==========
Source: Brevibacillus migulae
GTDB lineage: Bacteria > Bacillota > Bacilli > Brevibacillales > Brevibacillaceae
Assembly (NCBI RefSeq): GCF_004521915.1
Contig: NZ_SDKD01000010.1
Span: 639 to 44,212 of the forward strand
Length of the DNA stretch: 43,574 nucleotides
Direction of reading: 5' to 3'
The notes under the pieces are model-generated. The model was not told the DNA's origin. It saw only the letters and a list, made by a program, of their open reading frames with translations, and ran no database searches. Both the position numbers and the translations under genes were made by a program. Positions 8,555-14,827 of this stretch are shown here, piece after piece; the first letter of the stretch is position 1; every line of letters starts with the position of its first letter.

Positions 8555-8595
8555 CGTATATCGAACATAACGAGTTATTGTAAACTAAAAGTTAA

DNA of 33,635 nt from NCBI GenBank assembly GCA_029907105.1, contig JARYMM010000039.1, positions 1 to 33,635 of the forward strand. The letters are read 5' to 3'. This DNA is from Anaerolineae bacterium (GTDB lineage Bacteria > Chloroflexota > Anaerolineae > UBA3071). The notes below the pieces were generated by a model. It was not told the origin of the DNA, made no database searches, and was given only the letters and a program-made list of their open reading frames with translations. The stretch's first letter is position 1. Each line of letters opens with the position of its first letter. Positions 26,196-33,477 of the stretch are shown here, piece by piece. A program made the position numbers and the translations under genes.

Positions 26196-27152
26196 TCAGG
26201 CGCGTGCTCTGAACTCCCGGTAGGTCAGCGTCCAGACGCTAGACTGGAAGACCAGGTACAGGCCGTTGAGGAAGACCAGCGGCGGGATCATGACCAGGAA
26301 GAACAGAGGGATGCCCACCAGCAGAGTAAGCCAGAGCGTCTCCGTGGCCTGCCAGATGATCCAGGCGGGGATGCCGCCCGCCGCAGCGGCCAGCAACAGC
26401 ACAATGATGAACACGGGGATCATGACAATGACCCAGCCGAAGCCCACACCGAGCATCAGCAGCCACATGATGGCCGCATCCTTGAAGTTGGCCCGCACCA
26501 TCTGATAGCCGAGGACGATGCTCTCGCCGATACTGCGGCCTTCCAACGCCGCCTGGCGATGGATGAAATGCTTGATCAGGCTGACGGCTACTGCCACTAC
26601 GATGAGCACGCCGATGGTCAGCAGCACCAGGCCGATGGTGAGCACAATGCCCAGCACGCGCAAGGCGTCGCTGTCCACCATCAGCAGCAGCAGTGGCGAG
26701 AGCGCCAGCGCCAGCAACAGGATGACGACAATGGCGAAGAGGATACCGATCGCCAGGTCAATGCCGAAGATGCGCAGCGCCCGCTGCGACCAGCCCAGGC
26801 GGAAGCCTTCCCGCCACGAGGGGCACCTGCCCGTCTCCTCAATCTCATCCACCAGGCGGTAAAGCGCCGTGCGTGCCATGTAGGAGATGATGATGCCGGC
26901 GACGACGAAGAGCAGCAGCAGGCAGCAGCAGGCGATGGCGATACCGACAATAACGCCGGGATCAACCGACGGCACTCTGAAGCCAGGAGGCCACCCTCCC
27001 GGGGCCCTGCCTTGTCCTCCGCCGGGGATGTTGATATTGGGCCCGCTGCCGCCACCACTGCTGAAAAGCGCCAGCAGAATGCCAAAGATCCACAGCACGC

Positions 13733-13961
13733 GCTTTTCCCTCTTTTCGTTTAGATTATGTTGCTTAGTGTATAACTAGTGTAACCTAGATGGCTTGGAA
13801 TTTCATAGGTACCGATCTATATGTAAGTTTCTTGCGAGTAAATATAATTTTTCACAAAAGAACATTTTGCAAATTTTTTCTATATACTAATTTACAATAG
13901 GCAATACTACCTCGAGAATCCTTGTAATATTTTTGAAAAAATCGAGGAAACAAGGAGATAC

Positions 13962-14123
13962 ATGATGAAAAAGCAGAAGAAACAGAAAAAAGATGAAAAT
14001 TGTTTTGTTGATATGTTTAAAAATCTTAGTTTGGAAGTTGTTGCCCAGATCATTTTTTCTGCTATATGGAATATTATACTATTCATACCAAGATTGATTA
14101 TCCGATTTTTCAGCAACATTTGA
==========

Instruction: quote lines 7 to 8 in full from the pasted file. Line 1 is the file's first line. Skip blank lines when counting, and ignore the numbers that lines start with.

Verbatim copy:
Direction of reading: 5' to 3'
The notes under the pieces are model-generated. The model was not told the DNA's origin. It saw only the letters and a list, made by a program, of their open reading frames with translations, and ran no database searches. Both the position numbers and the translations under genes were made by a program. Positions 8,555-14,827 of this stretch are shown here, piece after piece; the first letter of the stretch is position 1; every line of letters starts with the position of its first letter.